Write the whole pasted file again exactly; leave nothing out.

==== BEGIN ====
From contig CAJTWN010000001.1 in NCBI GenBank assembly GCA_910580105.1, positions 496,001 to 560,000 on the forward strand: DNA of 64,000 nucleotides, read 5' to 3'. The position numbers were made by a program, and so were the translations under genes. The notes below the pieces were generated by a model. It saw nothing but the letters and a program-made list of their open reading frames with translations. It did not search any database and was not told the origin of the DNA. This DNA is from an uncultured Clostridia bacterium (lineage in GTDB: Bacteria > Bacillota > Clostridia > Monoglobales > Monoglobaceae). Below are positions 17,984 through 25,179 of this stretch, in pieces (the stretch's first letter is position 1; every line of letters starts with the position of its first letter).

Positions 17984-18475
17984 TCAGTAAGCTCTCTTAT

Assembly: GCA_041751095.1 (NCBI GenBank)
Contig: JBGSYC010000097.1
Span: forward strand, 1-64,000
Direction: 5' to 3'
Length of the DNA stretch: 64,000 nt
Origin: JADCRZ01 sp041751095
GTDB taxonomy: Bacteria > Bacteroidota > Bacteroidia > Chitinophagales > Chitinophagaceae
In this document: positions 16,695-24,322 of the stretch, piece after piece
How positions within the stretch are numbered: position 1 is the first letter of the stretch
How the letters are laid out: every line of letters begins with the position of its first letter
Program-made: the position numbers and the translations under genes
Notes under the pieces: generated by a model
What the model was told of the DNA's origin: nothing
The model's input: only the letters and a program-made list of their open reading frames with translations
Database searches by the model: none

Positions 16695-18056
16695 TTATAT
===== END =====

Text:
From contig CAJTWN010000001.1 in NCBI GenBank assembly GCA_910580105.1, positions 496,001 to 560,000 on the forward strand: DNA of 64,000 nucleotides, read 5' to 3'. The position numbers were made by a program, and so were the translations under genes. The notes below the pieces were generated by a model. It saw nothing but the letters and a program-made list of their open reading frames with translations. It did not search any database and was not told the origin of the DNA. This DNA is from an uncultured Clostridia bacterium (lineage in GTDB: Bacteria > Bacillota > Clostridia > Monoglobales > Monoglobaceae). Below are positions 17,984 through 25,179 of this stretch, in pieces (the stretch's first letter is position 1; every line of letters starts with the position of its first letter).

Positions 17984-18475
17984 TCAGTAAGCTCTCTTAT

Assembly: GCA_041751095.1 (NCBI GenBank)
Contig: JBGSYC010000097.1
Span: forward strand, 1-64,000
Direction: 5' to 3'
Length of the DNA stretch: 64,000 nt
Origin: JADCRZ01 sp041751095
GTDB taxonomy: Bacteria > Bacteroidota > Bacteroidia > Chitinophagales > Chitinophagaceae
In this document: positions 16,695-24,322 of the stretch, piece after piece
How positions within the stretch are numbered: position 1 is the first letter of the stretch
How the letters are laid out: every line of letters begins with the position of its first letter
Program-made: the position numbers and the translations under genes
Notes under the pieces: generated by a model
What the model was told of the DNA's origin: nothing
The model's input: only the letters and a program-made list of their open reading frames with translations
Database searches by the model: none

Positions 16695-18056
16695 TTATAT